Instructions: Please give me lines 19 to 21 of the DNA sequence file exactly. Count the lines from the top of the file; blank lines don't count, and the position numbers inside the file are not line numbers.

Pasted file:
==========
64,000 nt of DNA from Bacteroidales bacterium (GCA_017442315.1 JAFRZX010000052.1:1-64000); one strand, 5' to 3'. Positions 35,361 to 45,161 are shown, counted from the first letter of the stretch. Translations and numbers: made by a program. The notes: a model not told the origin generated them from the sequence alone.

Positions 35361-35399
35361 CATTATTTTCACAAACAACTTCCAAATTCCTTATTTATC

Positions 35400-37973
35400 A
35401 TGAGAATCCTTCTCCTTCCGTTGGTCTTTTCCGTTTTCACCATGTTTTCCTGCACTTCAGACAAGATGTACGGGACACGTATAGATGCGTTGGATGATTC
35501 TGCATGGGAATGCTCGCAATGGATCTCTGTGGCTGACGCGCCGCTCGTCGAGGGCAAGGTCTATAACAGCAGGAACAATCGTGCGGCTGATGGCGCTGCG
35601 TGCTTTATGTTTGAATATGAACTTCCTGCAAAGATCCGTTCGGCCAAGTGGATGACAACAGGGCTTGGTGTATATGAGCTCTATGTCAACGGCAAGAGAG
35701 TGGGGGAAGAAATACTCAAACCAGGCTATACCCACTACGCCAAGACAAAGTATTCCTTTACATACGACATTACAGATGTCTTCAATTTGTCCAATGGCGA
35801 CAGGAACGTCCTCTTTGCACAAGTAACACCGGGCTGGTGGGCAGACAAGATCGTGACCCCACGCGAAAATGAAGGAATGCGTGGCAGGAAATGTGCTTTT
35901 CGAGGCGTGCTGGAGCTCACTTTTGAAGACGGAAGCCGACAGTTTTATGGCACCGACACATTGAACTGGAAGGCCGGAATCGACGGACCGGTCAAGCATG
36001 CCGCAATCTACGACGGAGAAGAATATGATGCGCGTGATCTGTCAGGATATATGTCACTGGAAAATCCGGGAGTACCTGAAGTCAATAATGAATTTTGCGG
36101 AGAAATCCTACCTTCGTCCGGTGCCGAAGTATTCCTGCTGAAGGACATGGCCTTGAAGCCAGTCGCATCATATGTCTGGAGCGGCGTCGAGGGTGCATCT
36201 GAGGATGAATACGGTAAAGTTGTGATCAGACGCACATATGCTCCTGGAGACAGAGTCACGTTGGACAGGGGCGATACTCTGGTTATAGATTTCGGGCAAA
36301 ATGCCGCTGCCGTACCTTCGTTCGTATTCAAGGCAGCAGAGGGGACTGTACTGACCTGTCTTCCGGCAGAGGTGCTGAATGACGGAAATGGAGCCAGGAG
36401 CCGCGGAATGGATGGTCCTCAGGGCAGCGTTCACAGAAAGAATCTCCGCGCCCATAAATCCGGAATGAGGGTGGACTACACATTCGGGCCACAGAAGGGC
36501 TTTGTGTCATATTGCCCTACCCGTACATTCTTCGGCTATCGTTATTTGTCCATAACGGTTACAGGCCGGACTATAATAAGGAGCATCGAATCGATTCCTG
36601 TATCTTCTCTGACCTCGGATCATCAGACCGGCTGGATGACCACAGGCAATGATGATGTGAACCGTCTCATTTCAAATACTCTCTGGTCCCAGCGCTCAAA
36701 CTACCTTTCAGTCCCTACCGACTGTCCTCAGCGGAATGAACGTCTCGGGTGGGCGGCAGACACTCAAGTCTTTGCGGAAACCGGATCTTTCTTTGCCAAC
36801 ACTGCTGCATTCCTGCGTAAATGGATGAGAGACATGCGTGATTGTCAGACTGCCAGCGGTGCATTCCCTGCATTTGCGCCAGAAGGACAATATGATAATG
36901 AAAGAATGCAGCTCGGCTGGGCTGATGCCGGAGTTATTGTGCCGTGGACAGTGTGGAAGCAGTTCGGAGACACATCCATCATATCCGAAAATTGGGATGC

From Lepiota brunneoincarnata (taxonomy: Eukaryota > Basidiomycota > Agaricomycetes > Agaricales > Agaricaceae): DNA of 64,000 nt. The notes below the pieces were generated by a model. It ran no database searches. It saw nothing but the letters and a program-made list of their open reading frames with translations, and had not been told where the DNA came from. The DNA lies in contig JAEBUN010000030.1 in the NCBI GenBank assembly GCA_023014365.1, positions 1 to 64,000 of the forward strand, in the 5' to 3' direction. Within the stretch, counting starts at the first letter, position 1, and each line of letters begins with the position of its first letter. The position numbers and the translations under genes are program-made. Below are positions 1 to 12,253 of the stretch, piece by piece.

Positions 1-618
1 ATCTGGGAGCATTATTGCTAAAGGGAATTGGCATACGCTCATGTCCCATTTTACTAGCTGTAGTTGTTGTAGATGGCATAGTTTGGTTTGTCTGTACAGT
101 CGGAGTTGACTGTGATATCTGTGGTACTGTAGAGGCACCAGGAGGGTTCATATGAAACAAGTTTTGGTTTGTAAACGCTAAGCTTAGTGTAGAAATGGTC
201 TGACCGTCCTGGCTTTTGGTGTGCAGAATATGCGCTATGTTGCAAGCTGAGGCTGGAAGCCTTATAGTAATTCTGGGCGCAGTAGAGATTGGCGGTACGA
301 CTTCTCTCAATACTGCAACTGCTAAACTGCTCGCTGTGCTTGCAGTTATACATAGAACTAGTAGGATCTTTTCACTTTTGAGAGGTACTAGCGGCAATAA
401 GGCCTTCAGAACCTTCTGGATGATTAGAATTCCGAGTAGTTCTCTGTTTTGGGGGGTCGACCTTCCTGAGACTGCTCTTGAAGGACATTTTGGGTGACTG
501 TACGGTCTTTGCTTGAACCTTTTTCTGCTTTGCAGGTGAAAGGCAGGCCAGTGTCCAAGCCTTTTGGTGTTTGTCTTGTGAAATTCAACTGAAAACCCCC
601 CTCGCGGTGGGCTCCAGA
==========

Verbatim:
36701 CTACCTTTCAGTCCCTACCGACTGTCCTCAGCGGAATGAACGTCTCGGGTGGGCGGCAGACACTCAAGTCTTTGCGGAAACCGGATCTTTCTTTGCCAAC
36801 ACTGCTGCATTCCTGCGTAAATGGATGAGAGACATGCGTGATTGTCAGACTGCCAGCGGTGCATTCCCTGCATTTGCGCCAGAAGGACAATATGATAATG
36901 AAAGAATGCAGCTCGGCTGGGCTGATGCCGGAGTTATTGTGCCGTGGACAGTGTGGAAGCAGTTCGGAGACACATCCATCATATCCGAAAATTGGGATGC